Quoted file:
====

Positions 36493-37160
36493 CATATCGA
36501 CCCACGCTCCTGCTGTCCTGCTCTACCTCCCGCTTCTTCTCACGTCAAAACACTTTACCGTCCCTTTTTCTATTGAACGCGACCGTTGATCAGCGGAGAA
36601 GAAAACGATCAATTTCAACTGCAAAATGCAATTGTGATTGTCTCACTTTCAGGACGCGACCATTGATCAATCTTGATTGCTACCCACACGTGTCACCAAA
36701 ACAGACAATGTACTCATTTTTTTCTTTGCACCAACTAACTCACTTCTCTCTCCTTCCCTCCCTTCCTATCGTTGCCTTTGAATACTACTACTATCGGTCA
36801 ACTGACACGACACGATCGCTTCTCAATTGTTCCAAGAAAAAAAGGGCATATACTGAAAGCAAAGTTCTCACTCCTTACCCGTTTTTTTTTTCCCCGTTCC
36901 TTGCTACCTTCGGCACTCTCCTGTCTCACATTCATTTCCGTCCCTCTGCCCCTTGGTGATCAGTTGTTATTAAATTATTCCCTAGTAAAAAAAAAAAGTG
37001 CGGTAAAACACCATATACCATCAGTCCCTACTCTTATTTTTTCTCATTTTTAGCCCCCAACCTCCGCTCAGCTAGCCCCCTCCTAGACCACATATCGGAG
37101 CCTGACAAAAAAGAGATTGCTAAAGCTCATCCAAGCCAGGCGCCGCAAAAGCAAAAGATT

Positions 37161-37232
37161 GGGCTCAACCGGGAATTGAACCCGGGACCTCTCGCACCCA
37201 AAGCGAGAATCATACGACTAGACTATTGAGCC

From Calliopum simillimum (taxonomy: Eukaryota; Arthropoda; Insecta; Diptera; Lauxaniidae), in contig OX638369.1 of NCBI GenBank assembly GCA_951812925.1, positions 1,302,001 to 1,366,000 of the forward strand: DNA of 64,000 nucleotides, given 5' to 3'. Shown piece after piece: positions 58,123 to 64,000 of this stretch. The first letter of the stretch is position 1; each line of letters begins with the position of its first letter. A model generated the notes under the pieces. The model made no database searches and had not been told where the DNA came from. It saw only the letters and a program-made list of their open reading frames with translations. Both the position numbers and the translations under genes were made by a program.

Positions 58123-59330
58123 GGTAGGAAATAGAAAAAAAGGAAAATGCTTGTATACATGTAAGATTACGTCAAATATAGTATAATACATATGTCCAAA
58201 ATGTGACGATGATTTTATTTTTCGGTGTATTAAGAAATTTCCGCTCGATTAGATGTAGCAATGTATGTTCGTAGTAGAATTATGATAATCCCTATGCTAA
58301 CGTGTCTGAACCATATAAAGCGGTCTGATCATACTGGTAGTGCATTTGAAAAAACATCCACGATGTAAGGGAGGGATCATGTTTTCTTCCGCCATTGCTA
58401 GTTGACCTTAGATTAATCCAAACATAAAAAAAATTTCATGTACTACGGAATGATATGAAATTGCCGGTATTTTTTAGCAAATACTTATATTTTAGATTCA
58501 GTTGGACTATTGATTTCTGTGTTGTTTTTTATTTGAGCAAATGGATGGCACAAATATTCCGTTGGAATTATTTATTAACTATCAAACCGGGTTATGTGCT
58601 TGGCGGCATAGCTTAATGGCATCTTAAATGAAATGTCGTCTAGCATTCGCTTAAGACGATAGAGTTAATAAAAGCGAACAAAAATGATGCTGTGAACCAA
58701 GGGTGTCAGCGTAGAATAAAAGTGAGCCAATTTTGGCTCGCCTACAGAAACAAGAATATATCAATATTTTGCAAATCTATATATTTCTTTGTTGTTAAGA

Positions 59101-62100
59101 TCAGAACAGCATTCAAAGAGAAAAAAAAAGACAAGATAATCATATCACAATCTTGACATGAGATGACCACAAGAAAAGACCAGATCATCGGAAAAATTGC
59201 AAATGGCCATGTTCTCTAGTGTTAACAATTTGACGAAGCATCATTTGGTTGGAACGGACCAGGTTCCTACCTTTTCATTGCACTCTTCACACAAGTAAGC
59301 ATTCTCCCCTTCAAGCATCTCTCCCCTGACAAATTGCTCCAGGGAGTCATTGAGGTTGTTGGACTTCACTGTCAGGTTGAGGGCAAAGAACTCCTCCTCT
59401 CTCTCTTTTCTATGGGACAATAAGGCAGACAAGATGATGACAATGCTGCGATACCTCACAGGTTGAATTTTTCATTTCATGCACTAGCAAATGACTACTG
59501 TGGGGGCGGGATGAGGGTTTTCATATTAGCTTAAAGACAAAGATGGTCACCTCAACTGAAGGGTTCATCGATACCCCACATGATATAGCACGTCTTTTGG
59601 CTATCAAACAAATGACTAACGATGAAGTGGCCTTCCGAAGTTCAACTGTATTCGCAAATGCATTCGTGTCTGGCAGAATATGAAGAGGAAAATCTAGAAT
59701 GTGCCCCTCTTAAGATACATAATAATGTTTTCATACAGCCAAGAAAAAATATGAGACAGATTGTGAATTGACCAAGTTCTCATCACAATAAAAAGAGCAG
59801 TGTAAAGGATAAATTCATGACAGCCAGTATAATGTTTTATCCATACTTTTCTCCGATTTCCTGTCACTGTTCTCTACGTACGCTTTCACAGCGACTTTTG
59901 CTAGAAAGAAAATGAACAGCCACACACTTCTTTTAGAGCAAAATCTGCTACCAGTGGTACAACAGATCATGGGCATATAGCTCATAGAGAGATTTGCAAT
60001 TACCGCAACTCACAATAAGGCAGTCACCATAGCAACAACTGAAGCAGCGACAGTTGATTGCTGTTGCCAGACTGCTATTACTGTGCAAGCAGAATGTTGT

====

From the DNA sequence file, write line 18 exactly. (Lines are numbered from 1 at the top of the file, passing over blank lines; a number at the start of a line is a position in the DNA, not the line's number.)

58401 GTTGACCTTAGATTAATCCAAACATAAAAAAAATTTCATGTACTACGGAATGATATGAAATTGCCGGTATTTTTTAGCAAATACTTATATTTTAGATTCA